Goals and Achievements
In April 2015, the IHN developed its 2015-2018 Strategic Plan based on the health needs of local communities and the health-specific recommendations identified in the Truth and Reconciliation Commission of Canada’s (TRC) Final Report and Calls to Action. The five key priorities identified were:
- Indigenous Cultural Competency
- Access to Traditional Healing
- Strengthening the Family Unit
- Mental Health & Addictions and Suicide Prevention; and
- Chronic Disease Management & Prevention
To support these priorities, the IHN engaged in a variety of activities from 2016-19 including:
- In partnership with Fort Erie Native Friendship Centre, Indigenous Diabetes Health Circle (formerly SOADI) and other IHN organizations, De dwa da dehs nye>s Aboriginal Health Centre (DAHC) led the development of a plan to broaden access to mental health services, patient navigation, primary care, and traditional healing in Niagara. Support for a Niagara-based adult mental health case manager and the enhancement and coordination of an outreach program model in Niagara was approved by the LHIN Board in December 2016.
- In November 2016 and March 2017, the IHN hosted two community engagement gatherings in Niagara and Brantford respectively, attended by approximately 220 individuals. These gatherings brought together Indigenous community members, Indigenous health and social service providers, and mainstream health care organizations to learn, share, and discuss current experiences, barriers, and opportunities to improve health care for Indigenous communities. Feedback from these two engagements included recommendations in the areas of cultural safety, Traditional medicine, mental health and addictions, diabetes, home and community care, and end-of-life (EOL) care.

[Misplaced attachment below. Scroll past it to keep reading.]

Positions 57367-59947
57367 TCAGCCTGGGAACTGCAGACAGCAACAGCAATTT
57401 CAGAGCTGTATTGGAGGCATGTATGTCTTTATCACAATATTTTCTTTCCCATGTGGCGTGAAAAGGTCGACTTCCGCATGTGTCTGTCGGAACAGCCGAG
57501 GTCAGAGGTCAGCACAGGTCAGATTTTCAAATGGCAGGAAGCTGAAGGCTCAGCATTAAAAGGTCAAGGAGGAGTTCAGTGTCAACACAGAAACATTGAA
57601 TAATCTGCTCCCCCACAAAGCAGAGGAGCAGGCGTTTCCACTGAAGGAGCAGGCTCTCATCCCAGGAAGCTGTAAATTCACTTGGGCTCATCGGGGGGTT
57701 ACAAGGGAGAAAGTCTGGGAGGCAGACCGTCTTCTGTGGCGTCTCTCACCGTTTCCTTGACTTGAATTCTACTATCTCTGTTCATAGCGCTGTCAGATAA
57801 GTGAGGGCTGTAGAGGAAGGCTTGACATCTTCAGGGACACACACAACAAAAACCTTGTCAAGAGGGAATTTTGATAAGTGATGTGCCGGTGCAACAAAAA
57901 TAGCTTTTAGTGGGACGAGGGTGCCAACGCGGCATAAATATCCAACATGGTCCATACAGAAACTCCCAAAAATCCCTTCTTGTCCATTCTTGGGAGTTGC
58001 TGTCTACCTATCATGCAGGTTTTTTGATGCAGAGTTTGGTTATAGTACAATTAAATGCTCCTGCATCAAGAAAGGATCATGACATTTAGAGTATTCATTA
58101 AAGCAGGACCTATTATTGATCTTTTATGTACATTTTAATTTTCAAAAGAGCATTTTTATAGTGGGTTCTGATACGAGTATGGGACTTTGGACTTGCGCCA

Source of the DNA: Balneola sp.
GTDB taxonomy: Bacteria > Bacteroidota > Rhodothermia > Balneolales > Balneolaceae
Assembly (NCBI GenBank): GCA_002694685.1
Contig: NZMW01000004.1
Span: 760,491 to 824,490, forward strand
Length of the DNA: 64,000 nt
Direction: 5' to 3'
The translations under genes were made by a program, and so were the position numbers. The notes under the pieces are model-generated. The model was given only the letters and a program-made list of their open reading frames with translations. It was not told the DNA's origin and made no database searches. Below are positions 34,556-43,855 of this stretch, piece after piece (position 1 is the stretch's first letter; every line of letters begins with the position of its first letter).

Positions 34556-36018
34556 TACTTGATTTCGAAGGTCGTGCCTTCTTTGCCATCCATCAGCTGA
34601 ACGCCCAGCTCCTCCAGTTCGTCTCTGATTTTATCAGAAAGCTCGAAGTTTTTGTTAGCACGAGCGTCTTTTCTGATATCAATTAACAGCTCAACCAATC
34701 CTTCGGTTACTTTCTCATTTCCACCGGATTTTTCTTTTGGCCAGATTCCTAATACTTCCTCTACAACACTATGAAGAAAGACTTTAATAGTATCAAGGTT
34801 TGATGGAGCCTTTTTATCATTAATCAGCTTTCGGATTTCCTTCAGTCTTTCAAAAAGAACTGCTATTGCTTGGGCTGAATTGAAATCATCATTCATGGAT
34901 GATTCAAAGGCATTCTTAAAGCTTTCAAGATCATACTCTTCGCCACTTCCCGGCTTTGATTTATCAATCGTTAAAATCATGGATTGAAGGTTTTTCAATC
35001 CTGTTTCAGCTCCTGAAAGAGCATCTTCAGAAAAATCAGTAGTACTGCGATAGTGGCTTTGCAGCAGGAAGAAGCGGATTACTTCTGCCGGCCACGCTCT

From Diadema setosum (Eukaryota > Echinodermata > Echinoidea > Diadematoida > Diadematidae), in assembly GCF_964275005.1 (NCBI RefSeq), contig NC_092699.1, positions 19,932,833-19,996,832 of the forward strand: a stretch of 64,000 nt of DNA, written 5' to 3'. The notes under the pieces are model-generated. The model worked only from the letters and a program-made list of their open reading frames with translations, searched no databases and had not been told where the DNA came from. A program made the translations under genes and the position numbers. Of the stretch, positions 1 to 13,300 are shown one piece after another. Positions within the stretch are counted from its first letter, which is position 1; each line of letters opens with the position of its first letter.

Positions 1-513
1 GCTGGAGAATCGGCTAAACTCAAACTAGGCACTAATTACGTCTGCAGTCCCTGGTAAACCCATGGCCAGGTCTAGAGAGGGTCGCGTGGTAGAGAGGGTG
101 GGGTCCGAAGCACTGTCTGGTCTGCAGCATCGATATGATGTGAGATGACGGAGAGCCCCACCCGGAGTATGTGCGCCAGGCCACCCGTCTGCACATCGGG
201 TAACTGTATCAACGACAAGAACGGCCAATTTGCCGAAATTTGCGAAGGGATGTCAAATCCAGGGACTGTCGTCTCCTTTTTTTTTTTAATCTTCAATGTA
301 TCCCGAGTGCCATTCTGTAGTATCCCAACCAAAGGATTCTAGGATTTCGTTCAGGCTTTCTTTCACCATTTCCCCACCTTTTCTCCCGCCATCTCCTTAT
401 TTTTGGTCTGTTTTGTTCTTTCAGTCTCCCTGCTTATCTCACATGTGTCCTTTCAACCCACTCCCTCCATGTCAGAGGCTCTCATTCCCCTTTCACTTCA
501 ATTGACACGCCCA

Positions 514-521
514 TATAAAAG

- To support the effective implementation of the Health Links model across the HNHB LHIN, Indigenous organizations including DAHC, Indigenous Diabetes Health Circle (formerly SOADI), and three Friendship Centres were engaged and identified as care partners involved in developing coordinated care plans for Indigenous community members who would benefit from this approach to care.
- In February 2019, the IHN hosted a community engagement event in Hamilton, attended by approximately 47 individuals. This gathering brought together IHN members and mainstream healthcare providers who had already completed online Indigenous Cultural Safety Training. The intent of the gathering was to evaluate the benefits of the online Indigenous Cultural Safety training program and offer additional information and training to further their personal and professional development towards cultural safety and reconciliation. Feedback from the event confirmed the value of the online Indigenous Cultural Safety training and the need for more in-person education sessions and workshops for mainstream healthcare providers.